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Old 11-09-2013, 02:00 AM   #11
Puddlethumper
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Quote:
Originally Posted by davygoat2 View Post
I'm a big fan of sulfur powders as a dusting agent.
Nicotine steeped from a pile of cigarette butts, vegetable oil and dish soap
is a well respected in the organic gardening community.
I've been involved in the pest control industry for over 40 years and advice like this still amazes me. Nicotine is a Category 1 economic poison. It is extremely toxic to all forms of living things (including you). But just because it is "organic" a bunch of well intentioned but ill-educated greenies think it is safe! Again, Nicotine is a Category 1 Poison which places it in the same toxicity range Chlorine, Sodium, Arsenic, Cyanide, etc. Nicotine was banned as an active ingredient in insecticides over 30 years ago because of the danger it poses to humans and to the environment.

If you have a serious pest problem you should practice good integrated pest management. First, determine if the pest problem is serious enough to require any control efforts on your part. Next, determine if there are any changes you can make in watering, cleaning, pruning, etc, that will mitigate the pest problem. If, after these steps are taken it is still determined that some form of chemical control is necessary, it is far wiser (and SAFER) to use a thoroughly tested and registered insecticide to eliminate that pest problem.

Please, do yourself, your children and the environment a favor. Don't play chemist by concocting your own home remedies. And make it a point to ignore the greenies. Although well meaning, their advice is almost always more religious than scientific.
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Old 11-10-2013, 01:51 AM   #12
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Ladybugs.
Lizards.
Safer Soap.
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Old 11-11-2013, 11:55 PM   #13
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You should put in a call to Monsanto.
They probably have a GMO strain that is pest resistant.
Don't worry about the Long term affects, they bought a legislative pass on Liability.
Maybe someone here has a hook for a Group RoundUp Buy.

Beer if proof that God Loves You and want's you to be happy..

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Old 11-12-2013, 02:07 AM   #14
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Quote:
Originally Posted by davygoat2 View Post
Don't worry about the Long term affects, they bought a legislative pass on Liability.
..

And there isn't a lawyer around that will take them on for a percentage if they screw up. Right?
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Old 12-02-2013, 06:09 AM   #15
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We have pest Usually the one close to the midst of the leaf is often a spider mite I think. Along with the caterpillar I can't seem to identify.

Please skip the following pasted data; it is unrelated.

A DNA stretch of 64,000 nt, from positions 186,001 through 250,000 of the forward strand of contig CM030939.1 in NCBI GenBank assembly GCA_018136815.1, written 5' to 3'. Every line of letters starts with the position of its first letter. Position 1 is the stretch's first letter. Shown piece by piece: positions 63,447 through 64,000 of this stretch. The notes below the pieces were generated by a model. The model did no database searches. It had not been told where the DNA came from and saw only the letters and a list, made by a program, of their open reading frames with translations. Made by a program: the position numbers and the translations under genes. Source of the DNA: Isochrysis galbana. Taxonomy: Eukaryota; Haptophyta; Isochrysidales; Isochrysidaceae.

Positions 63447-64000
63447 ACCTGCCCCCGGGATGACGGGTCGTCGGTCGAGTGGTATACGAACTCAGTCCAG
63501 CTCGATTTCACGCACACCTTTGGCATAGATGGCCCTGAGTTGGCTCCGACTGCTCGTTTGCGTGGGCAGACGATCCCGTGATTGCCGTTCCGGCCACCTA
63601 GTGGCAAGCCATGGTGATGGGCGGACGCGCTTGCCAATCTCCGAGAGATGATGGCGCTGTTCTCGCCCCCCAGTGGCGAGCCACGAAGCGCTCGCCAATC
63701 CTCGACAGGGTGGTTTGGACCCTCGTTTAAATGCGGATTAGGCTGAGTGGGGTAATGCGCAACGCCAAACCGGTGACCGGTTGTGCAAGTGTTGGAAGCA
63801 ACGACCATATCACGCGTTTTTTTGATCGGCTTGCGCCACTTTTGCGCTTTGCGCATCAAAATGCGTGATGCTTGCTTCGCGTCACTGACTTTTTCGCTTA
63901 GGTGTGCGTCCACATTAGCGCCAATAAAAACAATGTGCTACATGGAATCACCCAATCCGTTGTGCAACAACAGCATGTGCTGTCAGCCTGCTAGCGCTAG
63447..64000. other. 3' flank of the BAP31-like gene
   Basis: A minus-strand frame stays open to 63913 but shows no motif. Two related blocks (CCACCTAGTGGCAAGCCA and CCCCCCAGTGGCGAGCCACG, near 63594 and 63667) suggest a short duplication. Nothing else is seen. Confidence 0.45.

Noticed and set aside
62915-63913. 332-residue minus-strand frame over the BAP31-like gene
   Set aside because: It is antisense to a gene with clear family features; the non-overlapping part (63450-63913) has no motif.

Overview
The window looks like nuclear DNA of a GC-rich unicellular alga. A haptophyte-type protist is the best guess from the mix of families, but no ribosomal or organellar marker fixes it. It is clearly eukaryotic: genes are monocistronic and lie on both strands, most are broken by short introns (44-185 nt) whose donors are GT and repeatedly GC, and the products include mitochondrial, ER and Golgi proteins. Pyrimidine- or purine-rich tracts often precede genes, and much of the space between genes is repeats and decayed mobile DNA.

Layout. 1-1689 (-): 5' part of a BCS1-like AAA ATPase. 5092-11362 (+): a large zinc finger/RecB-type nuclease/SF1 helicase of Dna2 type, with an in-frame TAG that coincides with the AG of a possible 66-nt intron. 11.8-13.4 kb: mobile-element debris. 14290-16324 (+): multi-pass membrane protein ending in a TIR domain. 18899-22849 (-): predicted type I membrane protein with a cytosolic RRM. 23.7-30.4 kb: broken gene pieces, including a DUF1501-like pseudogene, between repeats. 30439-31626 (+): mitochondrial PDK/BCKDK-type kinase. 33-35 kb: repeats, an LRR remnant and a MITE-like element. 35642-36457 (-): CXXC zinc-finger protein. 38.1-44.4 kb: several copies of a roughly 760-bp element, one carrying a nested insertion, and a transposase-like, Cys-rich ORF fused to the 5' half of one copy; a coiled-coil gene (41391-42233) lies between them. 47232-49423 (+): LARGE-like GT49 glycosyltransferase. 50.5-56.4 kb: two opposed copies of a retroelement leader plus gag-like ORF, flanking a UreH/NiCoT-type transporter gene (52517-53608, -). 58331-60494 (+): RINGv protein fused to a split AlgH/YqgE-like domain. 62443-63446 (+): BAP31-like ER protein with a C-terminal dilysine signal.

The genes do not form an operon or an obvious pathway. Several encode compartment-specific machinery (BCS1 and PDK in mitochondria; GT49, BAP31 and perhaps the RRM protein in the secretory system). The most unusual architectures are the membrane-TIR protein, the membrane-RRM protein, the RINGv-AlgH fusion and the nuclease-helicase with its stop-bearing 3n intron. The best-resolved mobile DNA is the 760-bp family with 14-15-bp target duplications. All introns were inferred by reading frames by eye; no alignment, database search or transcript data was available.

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Old 12-02-2013, 07:27 AM   #16
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Quote:
Originally Posted by jamescorner View Post
We have pest Usually the one close to the midst of the leaf is often a spider mite I think. Along with the caterpillar I can't seem to identify.

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Are they doing significant damage?

Take a leaf sample (and an insect specimen if you can get one) to your local Agricultural Commissioner's office. Check the phone book and call first, but many county ag commissioner's offices have a resident entomologist who can make a positive identification for you.

Once you have a positive ID of the pest species you can explore control methods available. Control methods may be nothing more than simple changes in pruning or watering practices. It may not be necessary to take any control measures at all. Once you know for certain what you are dealing with you'll know where to start.
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Old 12-02-2013, 10:49 AM   #17
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Bio smash (right handed) works well for me!
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Old 12-03-2013, 12:22 AM   #18
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Quote:
Originally Posted by HALIFAXHOPS View Post
Bio smash (right handed) works well for me!
Sounds like an EPA approved control method to me!
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Old 12-11-2013, 10:33 AM   #19
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Spider mites are considered to be a gardner's foe. house-plants are being highly effected by these. It is really hard to see them until the plant gets injured. These kind of spiders gathers under the leaves of home plants and just ruin them by sipping on plant fluids & remove chlorophyll. You can only inspect the existence of the spider mite with the visible sign of webbing and white or yellow speckles.

To get your garden out of this spider mite problem you have to learn what conditions do the spider mite abide in and condider both control and preventive strategies.
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